Apr 20: I’ve been invited along as guest reader, together with poet Paddy Bushe, to the May ‘On the Nail’ literary gathering in the Loft Venue at the Locke Bar, George’s Quay, Limerick, on Tuesday May 6. I will be reading and discussing the short story “Lost Notes”. The event kicks off at 8 pm – sharp! – so the poster says. Thanks to Dominic Taylor and the Limerick Writers’ Centre for this.
Mar 12: Artist Starves in Garret: Shocker – that was not the headline though it might have been. In an informative article published by the Irish Times on March 1, Gemma Tipton revealed that a recent survey by Visual Arts Ireland yielded interesting, but unfortunately unsurprising, results. In the case of 580 exhibitions surveyed, not only were 43% of artists asked to contribute to exhibition expenditure, but basic production and installation costs incurred by the artists were not covered. In a staggering 77% of instances fees to artists for talks and workshops were NOT paid. Tipton points out that this survey was based on exhibits in publicly funded spaces rather than in private or commercial galleries – which goes to show what little respect the state has for art, despite tiresome clichés trotted out by hypocritical politicians bending our ear about the great Irish creative process; they’d much rather spend public funds topping up already grossly overpaid salaries. However, Tipton also makes the telling point that some of the fault for this scandalous situation rests with the readiness of too many artists to sacrifice being paid for the sake of exposure.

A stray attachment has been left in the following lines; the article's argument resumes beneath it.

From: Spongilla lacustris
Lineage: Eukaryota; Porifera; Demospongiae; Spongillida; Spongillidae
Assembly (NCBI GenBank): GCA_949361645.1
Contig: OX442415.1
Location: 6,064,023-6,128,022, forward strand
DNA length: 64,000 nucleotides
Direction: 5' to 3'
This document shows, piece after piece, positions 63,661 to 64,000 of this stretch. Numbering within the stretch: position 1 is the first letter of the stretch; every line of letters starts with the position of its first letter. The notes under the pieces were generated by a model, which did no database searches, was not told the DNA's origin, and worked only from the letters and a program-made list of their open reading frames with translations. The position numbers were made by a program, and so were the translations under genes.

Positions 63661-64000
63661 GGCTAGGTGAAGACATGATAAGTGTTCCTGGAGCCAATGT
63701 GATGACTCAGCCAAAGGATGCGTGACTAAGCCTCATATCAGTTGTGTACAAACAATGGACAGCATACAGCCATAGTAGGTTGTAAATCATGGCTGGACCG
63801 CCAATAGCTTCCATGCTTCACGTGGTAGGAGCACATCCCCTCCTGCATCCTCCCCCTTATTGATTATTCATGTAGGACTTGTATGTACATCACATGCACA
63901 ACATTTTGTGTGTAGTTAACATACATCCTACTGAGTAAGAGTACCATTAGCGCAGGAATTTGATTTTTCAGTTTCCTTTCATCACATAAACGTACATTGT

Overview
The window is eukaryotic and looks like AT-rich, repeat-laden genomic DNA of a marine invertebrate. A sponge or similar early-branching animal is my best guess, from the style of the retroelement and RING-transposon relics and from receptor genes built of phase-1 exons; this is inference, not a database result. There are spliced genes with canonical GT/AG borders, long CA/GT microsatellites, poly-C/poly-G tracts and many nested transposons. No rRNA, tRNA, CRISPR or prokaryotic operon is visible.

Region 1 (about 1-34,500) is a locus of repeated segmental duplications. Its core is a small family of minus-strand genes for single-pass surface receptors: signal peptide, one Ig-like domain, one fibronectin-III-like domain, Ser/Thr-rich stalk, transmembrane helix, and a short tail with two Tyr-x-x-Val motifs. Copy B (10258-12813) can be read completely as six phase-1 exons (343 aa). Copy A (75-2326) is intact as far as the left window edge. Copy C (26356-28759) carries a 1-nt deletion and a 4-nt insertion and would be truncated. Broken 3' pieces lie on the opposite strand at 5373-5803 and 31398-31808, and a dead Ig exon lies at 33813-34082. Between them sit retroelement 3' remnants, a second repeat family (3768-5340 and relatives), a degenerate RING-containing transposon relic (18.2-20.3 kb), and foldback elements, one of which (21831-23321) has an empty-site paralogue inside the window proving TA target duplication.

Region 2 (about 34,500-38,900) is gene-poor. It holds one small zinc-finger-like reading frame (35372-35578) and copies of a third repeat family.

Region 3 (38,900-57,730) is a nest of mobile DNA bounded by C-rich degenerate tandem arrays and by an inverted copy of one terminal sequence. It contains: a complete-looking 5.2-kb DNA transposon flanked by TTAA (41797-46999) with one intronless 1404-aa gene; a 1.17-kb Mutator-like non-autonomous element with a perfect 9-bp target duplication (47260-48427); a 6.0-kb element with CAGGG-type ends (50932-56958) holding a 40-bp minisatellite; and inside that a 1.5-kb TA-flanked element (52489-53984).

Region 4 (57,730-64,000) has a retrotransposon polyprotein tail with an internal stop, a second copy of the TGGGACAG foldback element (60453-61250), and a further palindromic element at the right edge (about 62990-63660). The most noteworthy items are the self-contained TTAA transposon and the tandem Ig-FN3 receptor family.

This excellent piece, which is well worth reading, begs the question: are there parallels between the world of the visual arts and that of the writer? Consider that Tipton goes on to say how artists are often told, ‘We aren’t in a position to give you a fee but we would like to show your work.’ Sounds familiar? You bet it does to writers whose work is often taken by magazine publishers with no payment whatsoever. Recently I read another piece which stated that a mere 3% of writers earn enough from their work to make a living. It seems you can apply a similar statistic to the art world. So for every John Grisham or Louis le Brocquy there are thirty-three others trying vainly to eke out an existence. Take the following example from my own writing career: a while back I was offered what seemed a reasonable reading fee to take part in an event about 180 kilometres from where I live. Nearer the date I was informed that no overnight accommodation would be provided, no restaurant vouchers, no travel expenses. The expectation was that it would be acceptable for this writer to sacrifice well over 50% of the fee on hotel, petrol and subsistence for what would effectively be two working days. Imagine a banker, lawyer, or executive saying yes to conditions like that? That experience of mine is due to the fact that many artists and writers shy away from implementing business model terms and conditions to their work simply because the world of commerce is anathema to them. And rightly so – the crass world of business has little in common with the creative world – but that attitude is a double-edged sword which leads to writers and artists being exploited.